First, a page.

Sergeant Peter Doig was born and resided in Glasgow, the son of Alexander and Jean Lindsay C Doig. He served with the 1st Wing, Glider Pilot Regiment and took part in the ill-fated Op Freshman mission to sabotage the German development of an atomic bomb at the Vermock Heavy Water plant in Norway.
Alongside Staff Serjeant Malcolm Strathdee, Serjeant Doig flew Airspeed Horsa Glider Serial number DP-349, one of two Gliders involved in the operation towed by Halifax tugs from 38 Group RAF. The mission flew from RAF Skitten, as Coastal Command Airfield four miles North-west of Wick, Scotland carrying men from 9th Field Coy (Airborne) RE and 261 Field Park Coy (Airborne) RE under Lt Methven who had volunteered for the operation.
Taking off at 1745hrs on 19 November 1942, the mission soon became hampered by severe weather conditions. As the aircraft neared their intended targets the glider and tug encountered dense fog northwest of Rjukan which they were unable to emerge from. Fuel was getting low and as both tug plane and glider started to collect ice, they rapidly lost altitude. The glider released but crash-landed at Fylgjesdalen, north of Stavanger, killing the two pilots and six of the Airborne Engineers onboard. The remaining passengers, some of whom were severely injured were later captured and killed by the Gestapo.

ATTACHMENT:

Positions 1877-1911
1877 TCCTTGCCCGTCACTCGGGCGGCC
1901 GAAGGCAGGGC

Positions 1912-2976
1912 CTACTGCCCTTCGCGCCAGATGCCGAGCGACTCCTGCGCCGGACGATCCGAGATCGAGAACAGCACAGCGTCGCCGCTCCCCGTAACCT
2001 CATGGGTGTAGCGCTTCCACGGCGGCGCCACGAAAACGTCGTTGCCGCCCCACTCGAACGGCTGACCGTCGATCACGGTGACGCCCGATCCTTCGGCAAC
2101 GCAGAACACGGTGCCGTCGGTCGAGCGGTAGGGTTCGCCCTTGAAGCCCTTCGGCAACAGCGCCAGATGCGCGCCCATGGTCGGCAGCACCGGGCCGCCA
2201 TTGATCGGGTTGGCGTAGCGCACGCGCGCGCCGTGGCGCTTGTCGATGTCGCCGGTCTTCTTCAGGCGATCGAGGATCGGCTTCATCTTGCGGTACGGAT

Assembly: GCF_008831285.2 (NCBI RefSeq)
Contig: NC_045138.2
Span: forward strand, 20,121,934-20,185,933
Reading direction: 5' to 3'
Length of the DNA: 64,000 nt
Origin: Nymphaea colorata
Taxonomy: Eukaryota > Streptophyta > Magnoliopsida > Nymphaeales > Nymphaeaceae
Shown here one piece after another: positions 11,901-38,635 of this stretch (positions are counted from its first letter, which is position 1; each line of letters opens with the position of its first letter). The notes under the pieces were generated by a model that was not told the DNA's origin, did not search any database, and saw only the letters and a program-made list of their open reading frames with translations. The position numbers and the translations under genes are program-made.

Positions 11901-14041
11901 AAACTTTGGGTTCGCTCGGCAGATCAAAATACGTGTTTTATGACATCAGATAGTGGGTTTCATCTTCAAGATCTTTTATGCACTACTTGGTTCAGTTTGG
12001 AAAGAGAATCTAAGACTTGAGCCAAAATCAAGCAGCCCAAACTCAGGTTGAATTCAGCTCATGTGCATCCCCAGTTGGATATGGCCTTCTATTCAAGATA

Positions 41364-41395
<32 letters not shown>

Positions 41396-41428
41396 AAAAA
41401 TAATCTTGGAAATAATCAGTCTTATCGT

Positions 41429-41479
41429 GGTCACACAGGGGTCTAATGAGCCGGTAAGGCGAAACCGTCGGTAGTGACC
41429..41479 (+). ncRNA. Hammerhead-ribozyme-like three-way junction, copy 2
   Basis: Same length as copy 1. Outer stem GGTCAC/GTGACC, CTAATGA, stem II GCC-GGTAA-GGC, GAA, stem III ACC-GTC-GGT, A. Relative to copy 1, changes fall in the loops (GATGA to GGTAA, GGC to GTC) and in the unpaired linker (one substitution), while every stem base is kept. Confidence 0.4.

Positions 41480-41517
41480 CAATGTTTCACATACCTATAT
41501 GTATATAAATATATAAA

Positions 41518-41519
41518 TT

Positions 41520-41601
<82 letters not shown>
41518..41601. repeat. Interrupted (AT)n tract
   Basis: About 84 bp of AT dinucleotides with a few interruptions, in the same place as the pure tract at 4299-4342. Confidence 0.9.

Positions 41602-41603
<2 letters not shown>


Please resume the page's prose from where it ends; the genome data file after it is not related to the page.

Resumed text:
Sergeant Doig died on 19-20 November 1942, aged 25 years old. The two Glider pilots, and the six other casualties were initially buried in the hills near the crash-site, before being reinterred later at the Eiganes Churchyard in Stavanger, Norway.
Compiled with assistance from Phil Jennett, profile photo supplied by Harvey GrenvilleRead More